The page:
Before I lay out my grand plan for an unprecedented three team...
Adam Dunn And Walking Your Way To Excellence
Adam Dunn just had one of the more unique seasons in recent memory. He lead the majors in walk rate and strikeout rate, and managed to post a double slash of .204/.333 (that’s AVG and OBP, in case the numbers were confusing), and had 110 hits, with 105 walks. What’s more he managed just 69 non-homer hits. Dunn reached base in a third of his at bats despite also striking out in a third of them The question becomes how this stacks up with some of the more prolific walking seasons in Major League history. We must give credit where credit is due, and tell you that much of this research comes courtesy of a friend of a friend of Off The Bench, who was looking at what Nick Johnson was able to accomplish in his last year as a Yankee.
While we’re on the subject of Nick Johnson, let’s talk about that 2010 campaign with the Yankees. It was short lived, only 98 plate appearances. But, the Contemporary God of Walks managed 24 free passes, while only compiling 12 hits. He hit .167 (terrible), with a .388 OBP, a figure that is more than good.
Of course any discussion of walking your way to excellence has to include Barry Bonds’ 2004. Dude managed to walk 232 times along with his 135 hits. It resulted in one of the more mind-numbing statistics in sports lore: .609 OBP. But, that campaign is not in the spirit of Nick Johnson. Not even a little bit. Johnson was a mediocre hitter at best. He was hitting .167 and pitchers still messed up enough times to walk him 23% of the time. He wasn’t a good hitter in the same respect that Barry Bonds and Adam Dunn was/is. Both of those guys make a pitcher pay for a mistake over the middle and therefore force pitchers to try and paint corners. Nick Johnson just took pitches.
Some other seasons of interest:
Brian Giles 2002: 135 walks, 148 hits, .298 average and .450 OBP
Mark McGwire 2000: 76 walks, 72 hits, .305 average and .483 OBP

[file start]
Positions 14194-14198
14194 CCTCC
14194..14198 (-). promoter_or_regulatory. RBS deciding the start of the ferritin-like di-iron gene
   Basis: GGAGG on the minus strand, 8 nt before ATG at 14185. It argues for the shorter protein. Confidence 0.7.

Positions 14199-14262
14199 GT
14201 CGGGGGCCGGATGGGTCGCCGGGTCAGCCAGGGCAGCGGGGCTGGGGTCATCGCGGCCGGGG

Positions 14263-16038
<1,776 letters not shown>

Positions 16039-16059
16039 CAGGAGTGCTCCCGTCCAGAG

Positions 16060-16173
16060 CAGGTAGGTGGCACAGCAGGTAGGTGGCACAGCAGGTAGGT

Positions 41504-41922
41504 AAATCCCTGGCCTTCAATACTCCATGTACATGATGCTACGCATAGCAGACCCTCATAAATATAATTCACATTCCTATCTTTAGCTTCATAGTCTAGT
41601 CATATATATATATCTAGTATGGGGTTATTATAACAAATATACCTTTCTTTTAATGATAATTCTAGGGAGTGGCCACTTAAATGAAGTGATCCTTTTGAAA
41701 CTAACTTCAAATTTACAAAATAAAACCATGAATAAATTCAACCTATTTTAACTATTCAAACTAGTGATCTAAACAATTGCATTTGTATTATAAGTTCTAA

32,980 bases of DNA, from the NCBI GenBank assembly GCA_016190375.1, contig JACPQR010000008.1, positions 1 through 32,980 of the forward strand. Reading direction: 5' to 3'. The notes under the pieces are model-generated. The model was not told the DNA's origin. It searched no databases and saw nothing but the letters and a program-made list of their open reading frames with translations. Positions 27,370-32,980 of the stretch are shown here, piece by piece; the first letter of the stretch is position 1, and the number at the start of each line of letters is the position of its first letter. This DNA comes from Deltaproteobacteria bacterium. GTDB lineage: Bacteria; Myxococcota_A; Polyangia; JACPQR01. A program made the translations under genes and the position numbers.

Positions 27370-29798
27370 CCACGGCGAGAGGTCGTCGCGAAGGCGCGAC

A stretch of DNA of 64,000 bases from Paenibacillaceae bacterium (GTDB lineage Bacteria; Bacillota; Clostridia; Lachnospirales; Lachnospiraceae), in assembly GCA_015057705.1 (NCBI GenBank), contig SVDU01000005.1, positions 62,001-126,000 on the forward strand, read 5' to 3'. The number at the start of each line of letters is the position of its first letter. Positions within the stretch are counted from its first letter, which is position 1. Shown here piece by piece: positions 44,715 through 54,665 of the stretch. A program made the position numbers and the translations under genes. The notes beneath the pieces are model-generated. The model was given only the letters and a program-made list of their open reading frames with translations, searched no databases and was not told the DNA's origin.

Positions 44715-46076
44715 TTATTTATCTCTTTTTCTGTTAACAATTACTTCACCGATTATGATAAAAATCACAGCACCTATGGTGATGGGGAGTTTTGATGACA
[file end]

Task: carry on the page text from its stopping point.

Mark McGwire 2001: 56 walks, 56 hits, .187 average .316 OBP
Think about it: Mark McGwire was a 37 year old hitting .187 and still managed to walk himself to a very respectable year with a .316 OBP; it should be noted that he clubbed 29 bombs, so this idea about the pitcher being afraid to throw a strike continues.
I’m more interested in the guys where walking is their only excellent quality and they manage to put up an excellent season. Denis Menke 1973: .191 AVG, .368 OBP; 46 hits, 3 homeruns. Menke played in a different time, where strikeouts and walks were far less frequent. His season was incredibly impressive. How about John Jaha 2000: .175 AVG, .398 OBP.
These types of seasons are all over the place and I really don’t get how a league full of men dedicated to pitching allow the numbers to happen. I mean think about it, there were 14,709 walks this year in the Major Leagues. That’s unacceptable.
We need a shift in the allowable number of walks. Managers stick very strictly to the 100 pitch limit throughout the year. Why not add a three walk limit. As soon as a pitcher walks his third guy, he’s out. Done. It would, at the very least, limit the number of Nick Johnson’s with a job. I have to wonder if that’s a bad thing though. I mean seasons where a guy walks twice as often as he gets a hit are awesome.
And that is something to chew on while we go a whole day without baseball.
Stat of the Day: Nick Johnson played for the Orioles this year.